Microsoft hopes to triple the number of students and teachers trained in its software programs to up to 270 million by 2013, and will spend $235.5m in schools worldwide over the next five years to help drive the effort.
The money, part of the Partners in Learning programme, will go toward training and skills programmes in areas with limited IT training and equipment, said Orlando Ayala, vice president of the Unlimited Potential Group, part of Microsoft's education division.
The announcement is one of several expected to come from the Government Leaders Forum (GLF), an annual conference where Microsoft courts educators and government officials. Microsoft CEO Bill Gates will give the keynote at the GLF on Wednesday in Berlin.
Microsoft's investment shows how important it views developing markets to its future business. Last year, Microsoft introduced the Student Innovation Suite, which includes the XP Starter Edition plus educational applications, for $3 for qualifying countries.
Microsoft faces heated competition from companies supporting the open-source OS Linux and associated software in developing countries. "I think as a company we welcome choice," Ayala said. "Frankly, we welcome the competition."
The company's educational funding comes with a hitch: "Of course, that includes the fact they [the schools] use Windows," Ayala said.
That approach contradicts one recommendation contained in a study of software usage in Europe completed in November 2006.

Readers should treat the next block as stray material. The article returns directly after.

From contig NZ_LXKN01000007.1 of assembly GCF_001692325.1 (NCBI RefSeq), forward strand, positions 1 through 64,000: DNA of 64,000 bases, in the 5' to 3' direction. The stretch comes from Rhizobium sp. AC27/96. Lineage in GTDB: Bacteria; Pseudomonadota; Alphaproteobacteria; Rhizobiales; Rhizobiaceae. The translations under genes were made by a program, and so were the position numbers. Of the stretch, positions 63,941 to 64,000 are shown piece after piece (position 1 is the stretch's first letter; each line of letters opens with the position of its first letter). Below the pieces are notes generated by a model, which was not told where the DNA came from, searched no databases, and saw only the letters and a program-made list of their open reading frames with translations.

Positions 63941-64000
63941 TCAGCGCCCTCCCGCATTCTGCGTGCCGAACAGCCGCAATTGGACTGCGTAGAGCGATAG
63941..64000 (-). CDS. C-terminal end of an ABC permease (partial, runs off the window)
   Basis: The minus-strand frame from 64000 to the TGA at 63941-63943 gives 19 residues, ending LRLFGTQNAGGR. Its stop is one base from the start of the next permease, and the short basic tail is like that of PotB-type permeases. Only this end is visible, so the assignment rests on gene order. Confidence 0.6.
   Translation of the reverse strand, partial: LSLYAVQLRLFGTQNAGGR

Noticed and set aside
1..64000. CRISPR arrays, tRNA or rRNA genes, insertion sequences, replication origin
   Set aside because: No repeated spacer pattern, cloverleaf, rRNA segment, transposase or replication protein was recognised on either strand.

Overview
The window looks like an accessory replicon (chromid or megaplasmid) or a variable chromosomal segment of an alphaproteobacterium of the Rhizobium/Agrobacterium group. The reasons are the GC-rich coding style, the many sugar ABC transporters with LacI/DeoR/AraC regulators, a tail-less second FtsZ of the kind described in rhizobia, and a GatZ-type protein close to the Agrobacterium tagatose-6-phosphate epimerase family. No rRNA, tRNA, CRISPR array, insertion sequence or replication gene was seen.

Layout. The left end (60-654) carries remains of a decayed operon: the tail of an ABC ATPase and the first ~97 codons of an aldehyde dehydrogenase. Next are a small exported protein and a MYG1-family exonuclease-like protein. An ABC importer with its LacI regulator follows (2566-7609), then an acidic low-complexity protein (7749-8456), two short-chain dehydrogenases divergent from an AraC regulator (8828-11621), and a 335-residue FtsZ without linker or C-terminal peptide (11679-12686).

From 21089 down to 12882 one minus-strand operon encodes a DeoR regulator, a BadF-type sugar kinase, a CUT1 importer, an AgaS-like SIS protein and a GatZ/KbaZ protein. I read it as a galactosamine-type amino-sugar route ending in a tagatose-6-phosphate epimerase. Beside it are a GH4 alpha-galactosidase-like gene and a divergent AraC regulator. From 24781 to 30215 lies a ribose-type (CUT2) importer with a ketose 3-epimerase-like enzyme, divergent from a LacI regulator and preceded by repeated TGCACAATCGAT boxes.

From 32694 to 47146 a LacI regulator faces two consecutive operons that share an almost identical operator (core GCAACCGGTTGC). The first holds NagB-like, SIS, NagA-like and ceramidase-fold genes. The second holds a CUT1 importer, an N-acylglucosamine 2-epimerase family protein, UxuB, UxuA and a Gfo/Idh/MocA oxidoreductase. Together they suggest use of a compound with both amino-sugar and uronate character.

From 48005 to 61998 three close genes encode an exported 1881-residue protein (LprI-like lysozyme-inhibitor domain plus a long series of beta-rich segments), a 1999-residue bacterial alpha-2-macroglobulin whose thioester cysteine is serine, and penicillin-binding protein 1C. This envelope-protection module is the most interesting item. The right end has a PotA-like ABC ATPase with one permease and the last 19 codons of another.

Presented to the European Commission, the study concluded that it's better for students to learn general IT skills rather than just proprietary software.
Otherwise, it's less likely that software from other vendors will be used if people are only trained in programs from one vendor, said Rishab Aiyer Ghosh, of the United Nations University-Merit in Maastricht in the Netherlands. Ghosh is one of the authors of the study.
Microsoft's educational donations look less generous when the company spends "it in order to create a market that's forced into buying its products," he said. But Ghosh added it's hard to argue that struggling schools "should refuse the computers altogether if there's no money".
Microsoft has recently made significant deals in developing areas. A non-governmental organisation in Russia is buying 1 million units of the Student Innovation Suite over the next five years, Ayala said. The company is also supplying 50,000 units of the same software to Mexico and 150,000 to Libya, he said.
While Microsoft is nudging consumers and businesses in developed markets to use its latest Windows Vista operating system, XP will remain the OS the company supports for low-cost laptops such as the Asus Eee PC and Intel's Classmate PC, Ayala said.
The reason is XP has a smaller footprint than Vista, Ayala said, referring to factors such as how much memory the OS uses and the size of the OS on a PC's hard drive.
Microsoft is still working through some of the "technical limitations" that remain in putting XP on the XO, the green PC from the One Laptop Per Child project, Ayala said.